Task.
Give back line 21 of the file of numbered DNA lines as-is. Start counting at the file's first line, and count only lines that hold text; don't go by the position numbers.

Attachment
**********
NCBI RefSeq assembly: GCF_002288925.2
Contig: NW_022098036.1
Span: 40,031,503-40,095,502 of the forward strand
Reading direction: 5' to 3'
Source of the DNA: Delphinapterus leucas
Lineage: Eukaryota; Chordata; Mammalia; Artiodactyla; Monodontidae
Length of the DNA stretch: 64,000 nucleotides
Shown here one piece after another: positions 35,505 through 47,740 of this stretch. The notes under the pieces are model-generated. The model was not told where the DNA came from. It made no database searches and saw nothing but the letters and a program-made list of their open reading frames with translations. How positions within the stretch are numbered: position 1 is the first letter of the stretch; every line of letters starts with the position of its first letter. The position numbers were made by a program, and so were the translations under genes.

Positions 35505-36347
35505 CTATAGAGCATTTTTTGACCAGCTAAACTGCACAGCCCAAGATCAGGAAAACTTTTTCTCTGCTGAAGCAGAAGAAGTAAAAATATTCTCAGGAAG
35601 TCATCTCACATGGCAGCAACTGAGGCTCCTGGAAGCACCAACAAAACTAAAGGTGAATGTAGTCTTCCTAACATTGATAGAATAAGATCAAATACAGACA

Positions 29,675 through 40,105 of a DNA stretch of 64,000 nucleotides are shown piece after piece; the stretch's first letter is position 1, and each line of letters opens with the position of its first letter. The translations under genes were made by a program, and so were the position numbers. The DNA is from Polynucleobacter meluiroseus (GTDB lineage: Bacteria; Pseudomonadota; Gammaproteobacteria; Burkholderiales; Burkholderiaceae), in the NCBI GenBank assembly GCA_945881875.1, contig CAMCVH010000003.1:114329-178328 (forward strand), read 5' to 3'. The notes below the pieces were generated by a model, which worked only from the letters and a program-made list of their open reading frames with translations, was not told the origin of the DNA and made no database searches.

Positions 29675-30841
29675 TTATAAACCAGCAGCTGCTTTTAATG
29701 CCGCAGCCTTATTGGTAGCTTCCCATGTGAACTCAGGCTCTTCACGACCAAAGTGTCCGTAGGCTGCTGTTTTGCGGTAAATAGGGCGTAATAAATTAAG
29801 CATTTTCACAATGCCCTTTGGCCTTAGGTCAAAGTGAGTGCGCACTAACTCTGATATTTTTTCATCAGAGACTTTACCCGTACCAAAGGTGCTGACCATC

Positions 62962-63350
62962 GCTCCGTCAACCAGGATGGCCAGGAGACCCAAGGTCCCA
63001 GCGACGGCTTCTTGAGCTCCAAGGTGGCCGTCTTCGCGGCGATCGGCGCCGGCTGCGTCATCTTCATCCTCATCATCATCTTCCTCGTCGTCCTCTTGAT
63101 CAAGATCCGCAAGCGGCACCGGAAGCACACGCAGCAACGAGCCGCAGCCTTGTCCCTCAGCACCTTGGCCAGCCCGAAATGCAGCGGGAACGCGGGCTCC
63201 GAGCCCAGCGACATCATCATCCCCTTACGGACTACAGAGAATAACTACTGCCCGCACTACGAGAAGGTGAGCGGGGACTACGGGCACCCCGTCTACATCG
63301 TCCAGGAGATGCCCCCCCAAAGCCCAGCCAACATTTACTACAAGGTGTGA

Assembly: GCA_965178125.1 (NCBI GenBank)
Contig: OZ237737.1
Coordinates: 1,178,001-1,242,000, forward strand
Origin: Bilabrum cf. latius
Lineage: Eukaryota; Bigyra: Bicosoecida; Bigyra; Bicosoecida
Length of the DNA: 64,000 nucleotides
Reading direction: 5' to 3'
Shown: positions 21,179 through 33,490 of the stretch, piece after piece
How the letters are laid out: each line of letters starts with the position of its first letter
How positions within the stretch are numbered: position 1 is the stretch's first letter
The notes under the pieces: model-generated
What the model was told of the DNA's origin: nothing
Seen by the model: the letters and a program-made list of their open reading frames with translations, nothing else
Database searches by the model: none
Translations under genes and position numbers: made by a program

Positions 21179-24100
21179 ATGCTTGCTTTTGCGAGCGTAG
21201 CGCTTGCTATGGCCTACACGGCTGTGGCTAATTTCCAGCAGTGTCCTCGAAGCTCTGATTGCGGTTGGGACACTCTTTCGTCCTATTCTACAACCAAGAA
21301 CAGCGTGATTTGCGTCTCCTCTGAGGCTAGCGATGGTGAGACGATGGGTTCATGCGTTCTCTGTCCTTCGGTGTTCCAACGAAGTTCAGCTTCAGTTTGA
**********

63201 GAGCCCAGCGACATCATCATCCCCTTACGGACTACAGAGAATAACTACTGCCCGCACTACGAGAAGGTGAGCGGGGACTACGGGCACCCCGTCTACATCG